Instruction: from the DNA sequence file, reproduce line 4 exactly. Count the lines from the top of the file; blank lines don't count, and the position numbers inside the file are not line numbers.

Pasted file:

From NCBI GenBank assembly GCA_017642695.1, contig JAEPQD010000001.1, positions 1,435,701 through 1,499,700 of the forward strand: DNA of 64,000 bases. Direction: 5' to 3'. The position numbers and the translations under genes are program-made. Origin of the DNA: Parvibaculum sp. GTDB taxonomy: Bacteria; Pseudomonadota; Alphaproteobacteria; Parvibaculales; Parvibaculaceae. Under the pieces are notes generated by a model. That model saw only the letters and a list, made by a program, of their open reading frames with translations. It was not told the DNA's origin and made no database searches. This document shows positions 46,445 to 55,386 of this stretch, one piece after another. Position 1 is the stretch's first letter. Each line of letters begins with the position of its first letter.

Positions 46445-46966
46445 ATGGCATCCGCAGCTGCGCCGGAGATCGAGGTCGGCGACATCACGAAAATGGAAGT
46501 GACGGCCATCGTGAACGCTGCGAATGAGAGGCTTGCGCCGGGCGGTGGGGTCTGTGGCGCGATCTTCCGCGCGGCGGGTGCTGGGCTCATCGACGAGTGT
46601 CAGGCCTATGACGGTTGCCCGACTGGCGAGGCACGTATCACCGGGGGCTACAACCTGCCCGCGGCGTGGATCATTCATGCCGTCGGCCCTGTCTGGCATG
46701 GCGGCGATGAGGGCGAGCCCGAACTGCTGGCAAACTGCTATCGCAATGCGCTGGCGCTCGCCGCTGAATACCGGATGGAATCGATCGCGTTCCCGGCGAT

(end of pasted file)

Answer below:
46501 GACGGCCATCGTGAACGCTGCGAATGAGAGGCTTGCGCCGGGCGGTGGGGTCTGTGGCGCGATCTTCCGCGCGGCGGGTGCTGGGCTCATCGACGAGTGT